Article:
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Full text of "Text Book Of Mechanical Engineering"

Hydraulic Cranes.

741

whole apparatus is fixed to the crane by feet j j. A wire rope or
chain being attached to the eyebolt K, and carried round the
pullies E1D1E2D2E3, leaves D3, by w, to the load or slewing:
wheel, as desired. Examining by the pulley principle Fig. 439,
p. 483, the mechanical advantage will be inversely as the number
of cords or chains at L L, Fig. 729, p being now the greater, and
w the lesser force. Neglecting friction,

W___!___

P "~ no. of cords

Mech. Adv. = 

And allowing for all resistances, 

P

W

no. of cords

where  efficiency 77 varies  with  the number of pullies,   by the
following table, found from practice :

VALUES OF ?? FOR HYDRAULIC CRANES.

No. OF PULLIES.
	o
	2
	4
	6
	8
	10
	12
	14
	16

77 =
	87
	8
	76
	72
	-67
	63
	"59
	'54
	'5

and the greater tension, at tail end, equals P  (no. of cords x 17)*
Thus, a heavy pressure with slow speed has lifted a smaller
load at greater speed, the distance between pulley centres having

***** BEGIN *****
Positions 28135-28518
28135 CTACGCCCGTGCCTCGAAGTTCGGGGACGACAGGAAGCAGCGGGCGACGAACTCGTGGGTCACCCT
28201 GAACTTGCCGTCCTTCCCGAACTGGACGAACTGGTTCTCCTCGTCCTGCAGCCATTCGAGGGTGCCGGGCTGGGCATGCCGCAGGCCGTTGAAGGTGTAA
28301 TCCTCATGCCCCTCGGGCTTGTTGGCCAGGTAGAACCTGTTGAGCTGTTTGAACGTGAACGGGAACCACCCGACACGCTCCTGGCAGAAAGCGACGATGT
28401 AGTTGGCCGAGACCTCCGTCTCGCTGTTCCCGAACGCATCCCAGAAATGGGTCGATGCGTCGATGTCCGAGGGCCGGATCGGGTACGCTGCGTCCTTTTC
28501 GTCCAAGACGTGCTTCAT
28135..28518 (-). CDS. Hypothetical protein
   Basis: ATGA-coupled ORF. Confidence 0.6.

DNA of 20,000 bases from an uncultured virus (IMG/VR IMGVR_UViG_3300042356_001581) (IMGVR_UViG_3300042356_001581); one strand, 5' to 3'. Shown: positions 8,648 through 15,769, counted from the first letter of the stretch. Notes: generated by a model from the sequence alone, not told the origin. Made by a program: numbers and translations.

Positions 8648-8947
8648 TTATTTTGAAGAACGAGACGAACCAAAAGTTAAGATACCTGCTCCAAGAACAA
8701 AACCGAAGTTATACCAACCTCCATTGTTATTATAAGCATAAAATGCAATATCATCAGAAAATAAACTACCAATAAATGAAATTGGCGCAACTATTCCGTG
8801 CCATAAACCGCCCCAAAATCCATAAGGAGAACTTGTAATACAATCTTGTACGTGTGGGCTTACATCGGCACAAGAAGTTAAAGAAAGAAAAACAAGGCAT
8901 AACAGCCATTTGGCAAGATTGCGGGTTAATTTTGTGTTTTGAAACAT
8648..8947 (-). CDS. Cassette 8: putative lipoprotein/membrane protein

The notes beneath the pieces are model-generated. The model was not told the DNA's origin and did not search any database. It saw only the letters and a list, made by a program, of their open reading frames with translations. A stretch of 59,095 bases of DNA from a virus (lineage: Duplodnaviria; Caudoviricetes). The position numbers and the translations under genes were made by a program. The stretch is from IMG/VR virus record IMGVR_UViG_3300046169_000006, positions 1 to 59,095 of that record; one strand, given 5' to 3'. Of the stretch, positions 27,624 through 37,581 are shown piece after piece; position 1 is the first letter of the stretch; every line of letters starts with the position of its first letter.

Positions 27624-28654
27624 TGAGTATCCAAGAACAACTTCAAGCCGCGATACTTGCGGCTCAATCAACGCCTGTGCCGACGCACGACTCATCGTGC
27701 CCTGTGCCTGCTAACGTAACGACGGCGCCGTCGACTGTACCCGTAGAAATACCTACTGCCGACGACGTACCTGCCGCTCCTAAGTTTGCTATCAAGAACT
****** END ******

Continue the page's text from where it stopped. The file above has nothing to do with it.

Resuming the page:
been increased.

In order that the ram shall finish its stroke quietly, automatic
cut-off gear is supplied. Valve H being opened to pressure by
raising rod N fully, the ram, ascending, strikes a tappet R by means
of the projection Q, when the stroke is nearly complete, thus
causing lever M to be pulled over to position s, and closing the
valve. A further movement of M to position T opens H to
exhaust, and the ram descends by the pull of the load,

Reference may now be made to Plates XV. and XVLy
shewing various hydraulic cranes. That on the left in Plate XV.
is the best example of pulley gear. Thus, cylinder D is for
lifting, E for traversing, and c for slewing, all worked from valves
at s.